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ok, yes. i should have googled 'restore mirror' first before I spoke, but anyway, a friend who is familiar w/the process, says that glass mirrors can be 'resilvered', but it can be expensive. I guess it just kind of was because I'd been recently thinking of restoring this antique mirror I have that I also thought of the headlight reflector. Also, FWIW, the inside mirror of my escort looks like it needs to be resilvered. It's cloudy and discolored, etc., and nothing I can do on the front of the glass is helping it, so you see, this is all kind of related, lol. Actually, I doubt if I can remove just the glass from this inside mirror in my escort so it looks like I may have to just replace the whole mirror assembly.

As for the reflector behind my headlights, I happened to see something called 'metallic silver' paint at the crafts store, and, going by the cap color which is very reflective, I think it will solve my needs for the reflector, anyway, if not the mirrors.

thanks again.

Edit: Does anyone by chance know if the inside and outside mirrors of these escorts have glass fronts or instead clear plastic? Reason I ask is that because of an unfortunate accident, one of my side view mirrors is badly scratched and am wondering if I can polish out the scratches like we do the headlight lenses, with sandpaper, wet and dry, etc.
 

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The "silver" on the inside of our headlight lenses is just a chrome plating applied to plastic. It's pretty easily redone as far as I know, and using today's stuff, it's likely to be much better and more reflective.
 

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I need to restore my headlights too, the plastic is getting pretty nasty.

Has anyone considered removing the light displacers for more of a crystal headlight (pictured) look? I'm tempted to go get a couple spare headlights and give it a shot to see how it comes out. The only thing I'm worried about is the fact that I'm trying to get plastic to have glass properties...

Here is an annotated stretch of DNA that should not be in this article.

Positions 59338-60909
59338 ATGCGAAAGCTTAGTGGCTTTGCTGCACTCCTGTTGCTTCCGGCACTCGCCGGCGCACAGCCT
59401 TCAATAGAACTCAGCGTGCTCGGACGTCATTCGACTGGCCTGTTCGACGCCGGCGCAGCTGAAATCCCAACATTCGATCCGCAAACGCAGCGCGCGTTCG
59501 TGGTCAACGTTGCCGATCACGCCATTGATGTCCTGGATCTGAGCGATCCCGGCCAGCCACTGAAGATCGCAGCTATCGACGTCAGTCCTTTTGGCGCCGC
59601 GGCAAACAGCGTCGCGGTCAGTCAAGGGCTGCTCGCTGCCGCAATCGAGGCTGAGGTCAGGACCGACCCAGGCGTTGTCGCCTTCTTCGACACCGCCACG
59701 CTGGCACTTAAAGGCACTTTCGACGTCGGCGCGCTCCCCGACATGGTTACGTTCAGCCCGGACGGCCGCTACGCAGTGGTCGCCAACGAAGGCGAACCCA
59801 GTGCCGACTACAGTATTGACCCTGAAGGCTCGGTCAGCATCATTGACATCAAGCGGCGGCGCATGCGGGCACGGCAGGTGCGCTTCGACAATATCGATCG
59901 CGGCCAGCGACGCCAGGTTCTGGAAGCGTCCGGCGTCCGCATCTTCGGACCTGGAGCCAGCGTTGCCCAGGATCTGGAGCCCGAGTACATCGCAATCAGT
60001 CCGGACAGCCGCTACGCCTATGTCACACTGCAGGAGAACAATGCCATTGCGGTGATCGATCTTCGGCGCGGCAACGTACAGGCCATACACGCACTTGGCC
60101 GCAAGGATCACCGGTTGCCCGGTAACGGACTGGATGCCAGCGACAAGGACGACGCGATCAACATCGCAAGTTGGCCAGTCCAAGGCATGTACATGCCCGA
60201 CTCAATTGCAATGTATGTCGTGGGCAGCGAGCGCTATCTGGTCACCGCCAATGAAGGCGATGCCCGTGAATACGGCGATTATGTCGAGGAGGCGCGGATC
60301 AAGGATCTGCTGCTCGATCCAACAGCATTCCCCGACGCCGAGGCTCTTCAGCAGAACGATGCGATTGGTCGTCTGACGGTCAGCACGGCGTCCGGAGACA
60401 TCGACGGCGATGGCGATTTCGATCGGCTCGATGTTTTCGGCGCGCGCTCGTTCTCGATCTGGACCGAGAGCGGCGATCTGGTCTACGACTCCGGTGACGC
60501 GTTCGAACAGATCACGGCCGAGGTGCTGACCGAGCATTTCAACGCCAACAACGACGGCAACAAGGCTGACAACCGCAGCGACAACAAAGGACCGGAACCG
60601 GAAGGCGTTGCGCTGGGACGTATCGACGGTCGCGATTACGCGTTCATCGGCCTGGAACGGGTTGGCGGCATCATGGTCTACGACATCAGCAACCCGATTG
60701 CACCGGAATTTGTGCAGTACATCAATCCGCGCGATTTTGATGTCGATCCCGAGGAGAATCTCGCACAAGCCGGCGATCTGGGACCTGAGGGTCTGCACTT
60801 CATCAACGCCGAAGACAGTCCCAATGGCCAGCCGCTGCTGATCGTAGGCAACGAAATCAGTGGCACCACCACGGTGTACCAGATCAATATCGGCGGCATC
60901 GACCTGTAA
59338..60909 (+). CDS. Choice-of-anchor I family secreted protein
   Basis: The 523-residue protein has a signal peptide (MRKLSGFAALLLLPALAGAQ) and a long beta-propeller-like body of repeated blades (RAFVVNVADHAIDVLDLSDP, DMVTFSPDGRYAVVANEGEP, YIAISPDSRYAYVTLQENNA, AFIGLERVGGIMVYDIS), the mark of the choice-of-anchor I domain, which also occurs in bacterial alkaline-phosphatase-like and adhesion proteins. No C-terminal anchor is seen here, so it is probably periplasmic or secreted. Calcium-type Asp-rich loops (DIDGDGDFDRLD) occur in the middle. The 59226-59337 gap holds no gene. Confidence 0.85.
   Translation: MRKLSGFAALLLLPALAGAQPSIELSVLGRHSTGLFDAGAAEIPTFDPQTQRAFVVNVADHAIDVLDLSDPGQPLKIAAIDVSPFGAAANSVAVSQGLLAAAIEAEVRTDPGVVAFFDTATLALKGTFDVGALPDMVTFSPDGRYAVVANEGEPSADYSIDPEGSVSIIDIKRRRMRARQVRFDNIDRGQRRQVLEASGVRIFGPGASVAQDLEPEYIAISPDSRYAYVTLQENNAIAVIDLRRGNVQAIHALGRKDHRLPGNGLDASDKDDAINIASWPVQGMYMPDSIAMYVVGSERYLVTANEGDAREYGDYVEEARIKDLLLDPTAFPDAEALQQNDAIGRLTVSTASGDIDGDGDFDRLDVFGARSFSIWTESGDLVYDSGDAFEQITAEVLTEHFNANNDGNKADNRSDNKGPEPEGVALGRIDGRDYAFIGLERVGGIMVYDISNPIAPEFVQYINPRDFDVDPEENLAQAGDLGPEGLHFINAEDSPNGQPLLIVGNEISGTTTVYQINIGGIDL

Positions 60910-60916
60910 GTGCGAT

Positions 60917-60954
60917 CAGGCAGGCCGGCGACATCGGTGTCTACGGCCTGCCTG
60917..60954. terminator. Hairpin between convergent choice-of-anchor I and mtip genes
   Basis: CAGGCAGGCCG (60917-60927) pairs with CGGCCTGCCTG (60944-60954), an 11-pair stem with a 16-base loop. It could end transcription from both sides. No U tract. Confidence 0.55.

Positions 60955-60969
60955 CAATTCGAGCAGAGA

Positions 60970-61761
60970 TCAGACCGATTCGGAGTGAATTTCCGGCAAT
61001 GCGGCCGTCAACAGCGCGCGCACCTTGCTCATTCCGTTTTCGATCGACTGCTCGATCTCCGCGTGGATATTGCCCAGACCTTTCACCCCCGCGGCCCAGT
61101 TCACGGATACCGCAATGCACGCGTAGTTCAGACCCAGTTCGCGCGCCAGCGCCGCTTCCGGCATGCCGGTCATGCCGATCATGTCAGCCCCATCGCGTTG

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Discussion Starter · #15 ·
I hope so. I tried a Sunday project that I didn't get accomplished. I tried to do the clear side marker thing. After trashing a set of oranges to get the clear reflectors out, I didn't feel comfortable enough to to split the Lynx corners without ruining them. So there's still the bit of orange that I guess will stay.... til I find another set of Lynx corners. Atleast they got wet sanded and buffed to match the headlights.
 

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Discussion Starter · #16 ·
I hope so. I tried a Sunday project that I didn't get accomplished. I tried to do the clear side marker thing. After trashing a set of oranges to get the clear reflectors out, I didn't feel comfortable enough to to split the Lynx corners without ruining them. So there's still the bit of orange that I guess will stay.... til I find another set of Lynx corners. Atleast they got wet sanded and buffed to match the headlights.
 

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The orange markers are harder to split than the clear Lynx ones, different glue maybe. I have a number of Lynx markers and one of them the orange piece has come loose so I was going to try remove it by breaking it into pieces and pulling the parts out. If you find a better way to get the orange part out be sure to post something.